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In an effort to make public, especially Punjabis, aware of the philosophy of Pandit Deen Dyal Upadhayay, an Indian philosopher, economist, sociologist, historian and political scientist, Prof. Kaptan Singh Solanki, Governor of Punjab, Haryana and Administrator of Chandigarh, released the Punjabi version of his book ‘Ektam Manavvad’, in an well attended function organized Ektam Manav Pratishthan at Golden Jubilee Hall, Panjab University, here today.

Prof Solanki said, “Punjabi version of Ektam Manavvad will help people of this region in understanding the philosophy of Pandit Upadhayay and is need of the hour.” He also stressed on the need for spreading his philosophy for peace and brotherhood across the Globe.

To make India the most powerful nation of 21st century, we have to follow Pandit Deen Dyal Upadhayay’s philosophy and ideology, he said.

The book was translated by Sanjeev Sharma, a Punjab scholar under the guidance of Prof Daveshwar, eminent Punjabi scholar, who also briefed the Integral Humanism.

Vineet Joshi, Assistant Media advisor, Punjab Government, Arun Sood, Mayor Chandigarh, Dr Umender Dutt of Kheti Virashat Mission, also spoke on the occasion. Renowned Economist, Dr Bajrang Lal Gupt, who was the key speaker, briefed the gathering how Upadhyaya conceived the political philosophy Integral Humanism. He said that the philosophy advocates the simultaneous and integrated program of the body, mind and intellect and soul of each human being. His philosophy of Integral Humanism, which is a synthesis of the material and the spiritual, the individual and the collective, bears eloquent testimony to this. In the field of politics and economics, he was pragmatic and down to earth. He visualised for India a decentralised polity and self-reliant economy with the village as the base.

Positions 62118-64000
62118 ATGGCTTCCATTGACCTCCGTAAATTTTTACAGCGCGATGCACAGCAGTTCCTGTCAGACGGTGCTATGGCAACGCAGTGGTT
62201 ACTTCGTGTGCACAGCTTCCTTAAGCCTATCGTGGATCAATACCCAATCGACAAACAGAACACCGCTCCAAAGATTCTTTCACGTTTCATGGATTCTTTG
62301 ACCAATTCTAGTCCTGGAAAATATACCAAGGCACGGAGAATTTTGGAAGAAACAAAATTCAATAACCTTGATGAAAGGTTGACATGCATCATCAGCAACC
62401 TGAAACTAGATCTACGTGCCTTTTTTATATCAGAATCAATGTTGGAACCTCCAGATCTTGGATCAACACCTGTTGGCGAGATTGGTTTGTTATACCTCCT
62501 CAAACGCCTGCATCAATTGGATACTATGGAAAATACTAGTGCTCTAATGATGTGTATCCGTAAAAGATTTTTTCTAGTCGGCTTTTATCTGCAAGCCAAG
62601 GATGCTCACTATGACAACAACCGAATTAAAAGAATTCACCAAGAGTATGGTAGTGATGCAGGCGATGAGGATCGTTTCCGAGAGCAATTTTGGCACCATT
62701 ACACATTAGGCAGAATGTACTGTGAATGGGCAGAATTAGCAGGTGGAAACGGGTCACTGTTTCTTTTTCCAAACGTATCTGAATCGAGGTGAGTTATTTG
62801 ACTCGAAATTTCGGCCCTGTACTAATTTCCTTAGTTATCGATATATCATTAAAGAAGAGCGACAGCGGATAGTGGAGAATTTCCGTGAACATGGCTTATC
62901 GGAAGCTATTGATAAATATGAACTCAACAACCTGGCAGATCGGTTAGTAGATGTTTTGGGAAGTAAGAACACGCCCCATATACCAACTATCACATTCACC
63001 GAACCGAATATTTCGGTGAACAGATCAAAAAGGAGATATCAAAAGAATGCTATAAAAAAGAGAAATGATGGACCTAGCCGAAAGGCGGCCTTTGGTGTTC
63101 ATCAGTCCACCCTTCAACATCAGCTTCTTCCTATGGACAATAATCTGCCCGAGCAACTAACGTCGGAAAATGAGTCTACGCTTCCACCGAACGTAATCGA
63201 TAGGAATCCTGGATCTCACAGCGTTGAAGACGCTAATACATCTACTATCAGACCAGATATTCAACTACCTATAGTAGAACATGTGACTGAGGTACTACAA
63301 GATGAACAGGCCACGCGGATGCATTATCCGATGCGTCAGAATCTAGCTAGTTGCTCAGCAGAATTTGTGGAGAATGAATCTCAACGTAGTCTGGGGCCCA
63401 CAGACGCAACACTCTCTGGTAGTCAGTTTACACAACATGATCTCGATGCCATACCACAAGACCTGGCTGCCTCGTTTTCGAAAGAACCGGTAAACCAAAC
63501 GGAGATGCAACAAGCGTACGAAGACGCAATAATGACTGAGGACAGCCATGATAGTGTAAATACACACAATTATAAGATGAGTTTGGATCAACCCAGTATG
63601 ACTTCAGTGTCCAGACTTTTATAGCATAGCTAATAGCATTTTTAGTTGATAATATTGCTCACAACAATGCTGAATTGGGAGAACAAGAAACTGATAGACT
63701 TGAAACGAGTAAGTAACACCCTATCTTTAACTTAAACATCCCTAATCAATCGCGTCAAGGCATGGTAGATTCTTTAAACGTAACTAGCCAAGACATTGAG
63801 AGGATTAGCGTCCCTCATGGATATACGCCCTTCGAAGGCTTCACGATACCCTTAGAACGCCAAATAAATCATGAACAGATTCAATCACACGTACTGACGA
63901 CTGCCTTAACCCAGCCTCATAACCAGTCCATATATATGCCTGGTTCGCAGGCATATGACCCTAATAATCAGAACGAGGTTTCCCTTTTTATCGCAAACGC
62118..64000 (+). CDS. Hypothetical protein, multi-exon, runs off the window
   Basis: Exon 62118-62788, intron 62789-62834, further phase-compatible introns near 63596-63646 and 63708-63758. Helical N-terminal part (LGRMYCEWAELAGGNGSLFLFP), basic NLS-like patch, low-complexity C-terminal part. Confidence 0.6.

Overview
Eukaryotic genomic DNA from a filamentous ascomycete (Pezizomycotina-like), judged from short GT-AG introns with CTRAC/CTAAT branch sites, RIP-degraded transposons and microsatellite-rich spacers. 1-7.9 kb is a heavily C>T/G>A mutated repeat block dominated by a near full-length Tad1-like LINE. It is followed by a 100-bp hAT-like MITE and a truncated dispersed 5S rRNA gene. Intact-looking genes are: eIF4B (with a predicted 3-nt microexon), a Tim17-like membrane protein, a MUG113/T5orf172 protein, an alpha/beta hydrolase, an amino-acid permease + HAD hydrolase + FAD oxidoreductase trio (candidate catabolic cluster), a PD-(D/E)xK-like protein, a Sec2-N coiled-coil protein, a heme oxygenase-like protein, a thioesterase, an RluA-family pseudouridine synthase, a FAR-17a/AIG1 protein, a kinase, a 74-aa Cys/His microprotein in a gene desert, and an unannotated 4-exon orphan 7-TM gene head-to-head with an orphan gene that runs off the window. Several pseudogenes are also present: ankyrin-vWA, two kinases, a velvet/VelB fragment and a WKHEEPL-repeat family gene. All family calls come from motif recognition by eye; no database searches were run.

Deendayal Upadhyay was convinced that India as an independent nation cannot rely upon Western concepts like individualism, democracy, socialism, communism or capitalism and was of the view that the Indian polity after Independence has been raised upon these superficial Western foundations and not rooted in what Upadhyay considered to be timeless traditions of India’s ancient culture informed Dr Gupt.

“Upadhyay was of the view that the Indian intellect was getting suffocated by Western theories, which left a “roadblock” to the growth and expansion of  original Bharatiya thought. Upadhyay welcomed modern technology but wanted it to be adapted to suit Indian requirements. Upadhyaya believed in a constructive approach. He exhorted his followers to co-operate with the government when it was right and fearlessly oppose it when it erred. He believed in Swaraj (Self-governance). Pankaj Jain of Ektam Manav Pratishthan, said that efforts aare also being made to translate ‘Ektam Manavvad’ in Urdu and other books of Pandit Upadhayay in Punjabi.


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